BAGHDAD — A militant extremist group’s unilateral declaration of an Islamic state is threatening to undermine its already-tenuous alliance with other Sunnis who helped it overrun much of northern and western Iraq.
One uneasy ally has vowed to resist if the militants try to impose their strict interpretation of Shariah law.
Fighters from the al-Qaida breakaway group Islamic State of Iraq and the Levant have spearheaded the offensive in recent weeks that has plunged Iraq into its deepest crisis since the last U.S. troops left in 2011. The group’s lightning advance has brought under its control territory stretching from northern Syria as far as the outskirts of Baghdad in central Iraq.
In a bold move Sunday, the group announced the establishment of its own state, or caliphate, governed by Islamic law. It proclaimed its leader, Abu Bakr al-Baghdadi, a highly ambitious Iraqi militant with a $10 million U.S. bounty on his head, to be the caliph, and it demanded that Muslims around the world pledge allegiance to him.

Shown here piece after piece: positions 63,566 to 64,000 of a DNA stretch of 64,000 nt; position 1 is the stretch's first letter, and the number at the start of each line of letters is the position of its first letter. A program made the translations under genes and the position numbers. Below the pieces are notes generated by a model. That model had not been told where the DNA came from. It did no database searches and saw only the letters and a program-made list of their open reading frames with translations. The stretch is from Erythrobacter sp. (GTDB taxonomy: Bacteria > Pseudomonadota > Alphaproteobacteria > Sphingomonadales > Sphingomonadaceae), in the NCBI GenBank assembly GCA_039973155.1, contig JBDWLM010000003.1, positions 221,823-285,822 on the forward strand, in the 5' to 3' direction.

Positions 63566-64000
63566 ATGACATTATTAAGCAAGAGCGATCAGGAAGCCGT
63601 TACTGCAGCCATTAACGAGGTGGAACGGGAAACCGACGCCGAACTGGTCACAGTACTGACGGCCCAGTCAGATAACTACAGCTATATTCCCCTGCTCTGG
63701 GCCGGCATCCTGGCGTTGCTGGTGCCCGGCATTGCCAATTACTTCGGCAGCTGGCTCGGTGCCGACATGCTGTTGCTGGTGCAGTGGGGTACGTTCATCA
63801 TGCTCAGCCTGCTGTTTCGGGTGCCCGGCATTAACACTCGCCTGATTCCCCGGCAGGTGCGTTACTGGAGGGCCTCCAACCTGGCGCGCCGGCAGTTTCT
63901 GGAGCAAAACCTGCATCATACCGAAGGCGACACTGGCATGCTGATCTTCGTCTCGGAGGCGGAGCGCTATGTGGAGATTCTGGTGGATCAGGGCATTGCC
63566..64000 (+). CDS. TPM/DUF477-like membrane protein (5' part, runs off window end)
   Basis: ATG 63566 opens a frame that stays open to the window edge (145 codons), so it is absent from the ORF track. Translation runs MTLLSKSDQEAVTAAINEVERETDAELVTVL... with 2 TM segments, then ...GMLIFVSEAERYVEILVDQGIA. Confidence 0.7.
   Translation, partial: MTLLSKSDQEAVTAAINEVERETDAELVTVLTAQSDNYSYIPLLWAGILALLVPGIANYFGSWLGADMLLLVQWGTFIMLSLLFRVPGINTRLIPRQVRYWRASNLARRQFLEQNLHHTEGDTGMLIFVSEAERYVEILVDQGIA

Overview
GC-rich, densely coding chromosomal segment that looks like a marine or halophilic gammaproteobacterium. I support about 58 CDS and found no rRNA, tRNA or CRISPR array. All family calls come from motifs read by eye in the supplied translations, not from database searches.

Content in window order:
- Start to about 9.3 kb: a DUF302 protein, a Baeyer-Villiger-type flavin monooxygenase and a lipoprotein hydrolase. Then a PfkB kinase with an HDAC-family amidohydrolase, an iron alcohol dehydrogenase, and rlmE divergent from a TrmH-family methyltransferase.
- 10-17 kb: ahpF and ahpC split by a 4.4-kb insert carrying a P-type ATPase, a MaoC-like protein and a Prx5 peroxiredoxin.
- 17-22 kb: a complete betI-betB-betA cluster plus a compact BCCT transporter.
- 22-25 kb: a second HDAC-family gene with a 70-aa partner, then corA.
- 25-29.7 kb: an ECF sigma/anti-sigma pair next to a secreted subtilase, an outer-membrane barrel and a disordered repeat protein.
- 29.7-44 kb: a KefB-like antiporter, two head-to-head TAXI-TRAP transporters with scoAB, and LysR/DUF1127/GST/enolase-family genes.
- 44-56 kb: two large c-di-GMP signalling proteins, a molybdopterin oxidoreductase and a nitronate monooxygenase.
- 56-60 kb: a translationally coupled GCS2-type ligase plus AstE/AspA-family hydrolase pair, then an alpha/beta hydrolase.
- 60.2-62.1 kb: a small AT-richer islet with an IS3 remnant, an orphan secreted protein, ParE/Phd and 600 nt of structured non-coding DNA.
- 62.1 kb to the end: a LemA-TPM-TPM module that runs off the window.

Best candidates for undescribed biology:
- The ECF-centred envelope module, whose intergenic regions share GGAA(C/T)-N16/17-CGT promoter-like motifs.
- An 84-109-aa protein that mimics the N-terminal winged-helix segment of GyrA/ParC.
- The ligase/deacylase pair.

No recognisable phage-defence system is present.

Through brute force and meticulous planning, the Sunni extremist group — which said it was changing its name to simply the Islamic State, dropping the reference to Iraq and the Levant — has managed to effectively erase the Syria-Iraq border and lay the foundations of its proto-state. Along the way, it has battled Syrian rebels, Kurdish militias, and the Syrian and Iraqi militaries.
Now, the group’s declaration risks straining its loose alliances with other Sunnis who share the militants’ hopes of bringing down Iraq’s Shiite-led government but not necessarily its ambitions of carving out a transnational caliphate. Iraq’s minority Sunnis complain they have been treated as second-class citizens and unfairly targeted by security forces.
Topping the list of uneasy allies is the Army of the Men of the Naqshabandi Order, a Sunni militant organization with ties to Saddam Hussein’s now-outlawed Baath Party. The group depicts itself as a nationalist force that defends Iraq’s Sunnis from Shiite rule.